In light of this little bit of destiny I decided to celebrate with a little cooking, obviously. Baklava is a tasty Greek treat originating from the Ottoman Empire and eaten basically everywhere around the Mediterranean. I have been in love with it ever since my Turkish uncle introduced me to it, it’s a combination of nuts with sweet pastry and syrupy sugar and is one of the easiest things to make. I made it for the first time last Christmas and I was a little bit anxious because every blog or recipe I looked at made it sound so complicated, they were lying big time!

IMG_3488You will need a packet of filo/phyllo pastry, about 450 grams of walnuts, a cup of butter, a teaspoon of cinnamon, a cup of water, a cup of white sugar, half a cup of honey and a teaspoon of vanilla extract. With this amount of butter and sugar it obviously goes in the ‘eat occasionally’ category!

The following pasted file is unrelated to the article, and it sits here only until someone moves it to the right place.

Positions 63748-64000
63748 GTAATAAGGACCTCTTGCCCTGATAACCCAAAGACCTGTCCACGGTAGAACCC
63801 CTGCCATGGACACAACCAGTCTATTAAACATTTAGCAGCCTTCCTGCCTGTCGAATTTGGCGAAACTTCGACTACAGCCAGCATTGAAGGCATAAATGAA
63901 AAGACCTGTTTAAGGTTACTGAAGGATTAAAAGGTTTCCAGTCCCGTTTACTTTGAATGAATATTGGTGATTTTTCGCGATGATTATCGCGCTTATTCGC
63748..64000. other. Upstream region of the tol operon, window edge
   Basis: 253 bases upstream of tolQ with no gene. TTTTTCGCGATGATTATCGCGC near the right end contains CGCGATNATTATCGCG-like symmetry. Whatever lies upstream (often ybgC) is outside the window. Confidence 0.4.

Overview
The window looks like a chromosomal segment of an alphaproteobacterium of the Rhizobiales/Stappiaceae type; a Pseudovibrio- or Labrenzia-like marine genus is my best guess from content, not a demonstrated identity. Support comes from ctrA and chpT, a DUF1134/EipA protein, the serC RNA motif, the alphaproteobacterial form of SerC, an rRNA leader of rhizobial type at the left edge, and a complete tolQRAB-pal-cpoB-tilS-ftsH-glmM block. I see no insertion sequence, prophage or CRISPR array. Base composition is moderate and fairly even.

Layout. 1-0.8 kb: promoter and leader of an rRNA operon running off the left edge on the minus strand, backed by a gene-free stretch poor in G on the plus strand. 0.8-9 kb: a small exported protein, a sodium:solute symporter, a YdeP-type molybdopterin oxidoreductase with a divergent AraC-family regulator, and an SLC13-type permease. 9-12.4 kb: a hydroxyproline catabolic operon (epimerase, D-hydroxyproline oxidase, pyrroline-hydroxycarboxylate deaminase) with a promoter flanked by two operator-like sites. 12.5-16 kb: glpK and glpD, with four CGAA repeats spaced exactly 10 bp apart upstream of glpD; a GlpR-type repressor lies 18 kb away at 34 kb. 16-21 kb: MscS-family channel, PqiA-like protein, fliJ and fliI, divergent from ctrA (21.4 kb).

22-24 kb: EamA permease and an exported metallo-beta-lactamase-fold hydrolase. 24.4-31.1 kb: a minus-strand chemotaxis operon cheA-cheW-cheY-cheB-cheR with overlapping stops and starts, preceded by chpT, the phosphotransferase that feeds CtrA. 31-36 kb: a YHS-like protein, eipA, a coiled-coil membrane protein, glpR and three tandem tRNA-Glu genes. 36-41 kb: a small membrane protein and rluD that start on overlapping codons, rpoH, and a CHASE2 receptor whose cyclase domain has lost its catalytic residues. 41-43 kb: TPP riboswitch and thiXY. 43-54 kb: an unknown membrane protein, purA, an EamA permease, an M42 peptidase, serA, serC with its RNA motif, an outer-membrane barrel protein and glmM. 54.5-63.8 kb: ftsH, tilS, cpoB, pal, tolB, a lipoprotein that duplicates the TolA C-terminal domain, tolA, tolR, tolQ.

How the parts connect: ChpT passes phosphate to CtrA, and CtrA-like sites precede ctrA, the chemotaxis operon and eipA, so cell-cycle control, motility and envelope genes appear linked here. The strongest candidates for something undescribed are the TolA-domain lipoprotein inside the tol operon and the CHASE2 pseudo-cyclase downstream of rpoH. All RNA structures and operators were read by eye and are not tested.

First off, turn the oven on to 175°C, butter the bottom and sides of a decent sized tray and toast the walnuts in a frying pan with the cinnamon (DO NOT add oil or it will all turn into the world’s biggest disaster). You don’t want to burn them but you want to keep them in the pan until the have darkened, they should be crunchy the whole way through. If you have bought pre-toasted walnuts a guess just mix them with the cinnamon but that is less fun and will make you feel a lot less authentically Greek. Remember that when you’re at the grocery store.

Next you want to chop the nuts quite finely, or use a blender because it will take about 5 seconds instead of way too long.